Vincent Green of Sandafayre reflects on his start in the hobby.
My father is from the North West of England (imagine the Liverpool / Manchester region), my mother from the Dorset coast (imagine rolling hills) and as a child we moved between north and south as my father took jobs in both parts of the country. As a nurse my mother would work at the local hospital. My grandparents opened a student’s hotel in Bournemouth, an area rich in foreign- language schools. For a while, perhaps a year, we moved into the huge house and my mother helped her parents with their new venture.
This would be around 1973, I was 7 years old and I had the time of my life doing whatever little boys do, I recall playing a lot of football, digging (for what?) in the garden and being made a fuss of by the residents who were pleasant, educated young people from every corner of the globe. My 8th birthday came along and a new resident called Leslie presented me with a small stock book. He was Chinese, or Korean, no one remembers exactly, we think he was an engineering student and he hadn’t been at the hotel for long. I was shy of him, I hadn’t met anyone from Asia before and I had been avoiding him. On the morning of my birthday I was being carried on my father’s shoulders and Leslie approached us, he handed me the little blue book, I was non-plussed “It’s a stamp collection” my father explained “say thank you”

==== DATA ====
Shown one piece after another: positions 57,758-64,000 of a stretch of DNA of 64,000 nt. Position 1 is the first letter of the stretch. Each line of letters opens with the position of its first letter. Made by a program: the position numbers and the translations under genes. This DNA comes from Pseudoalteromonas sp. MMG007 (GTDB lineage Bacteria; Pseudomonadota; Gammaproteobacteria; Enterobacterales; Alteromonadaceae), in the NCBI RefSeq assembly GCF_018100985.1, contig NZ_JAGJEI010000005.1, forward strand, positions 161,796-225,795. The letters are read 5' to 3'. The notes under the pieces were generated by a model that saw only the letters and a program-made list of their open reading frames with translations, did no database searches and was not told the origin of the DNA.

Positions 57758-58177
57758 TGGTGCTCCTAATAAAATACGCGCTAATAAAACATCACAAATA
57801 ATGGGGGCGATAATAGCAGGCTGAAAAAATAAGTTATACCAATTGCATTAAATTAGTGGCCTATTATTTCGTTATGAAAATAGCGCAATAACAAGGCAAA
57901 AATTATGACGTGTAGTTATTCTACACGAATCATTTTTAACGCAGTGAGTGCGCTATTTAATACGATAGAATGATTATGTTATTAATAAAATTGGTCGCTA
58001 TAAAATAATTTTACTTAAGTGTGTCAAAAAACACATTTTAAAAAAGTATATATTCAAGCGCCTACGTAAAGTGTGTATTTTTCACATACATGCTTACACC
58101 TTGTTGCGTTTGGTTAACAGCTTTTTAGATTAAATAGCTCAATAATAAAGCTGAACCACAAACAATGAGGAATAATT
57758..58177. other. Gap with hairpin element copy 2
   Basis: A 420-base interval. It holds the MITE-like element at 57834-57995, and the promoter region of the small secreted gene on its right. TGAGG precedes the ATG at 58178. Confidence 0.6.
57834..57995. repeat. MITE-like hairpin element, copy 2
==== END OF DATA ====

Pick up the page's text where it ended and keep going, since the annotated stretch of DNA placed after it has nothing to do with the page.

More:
“Thank you Leslie”
It was a collection of East German and Chinese stamps. The DDR stamps were mostly the small 1954-56 Official stamps, a small design with the ‘hammer and compass’ symbols of agriculture and industry; the PRC stamps were mostly reprints of the 1950’s commemoratives. A giant magnifying glass (when I wasn’t using it to start small fires) helped me get lost in those finely engraved designs – I even noticed that the German stamps appeared to have slight changes to the central motif (I’m still rather proud of spotting that, it was years before I was shown the different Litho. and Typo. centres in the catalogue!)
I spent a few years rearranging those stamps, they kept me quiet for hours upon end but other things took over until I chanced across a stamp shop in 1978 and I saw in the window the new “Volcanic Rock Formations of Ascension” miniature sheet, the stamps a se-tenant strip of five creating a continuous mountain range effect. Shortly after I also bought the new Archbishop Makarios se-tenant strip of five from Cyprus, and a little later still I stumbled (quiet literally, I was on an adventure holiday, a rain- soaked and near frozen 13 year old) into a general store in the Lake District and bought the new GB Cycling and Horses sets.
And that was it. I never saved pocket money again, stamp fairs and stamp shops benefitted from my largesse until I decided that I needed to get on the other side of the counter and secured a Saturday job with a local stamp & collectibles shop.
If Leslie sounds like anyone you know. Please ask him to get in touch, I need to say “thank you” again.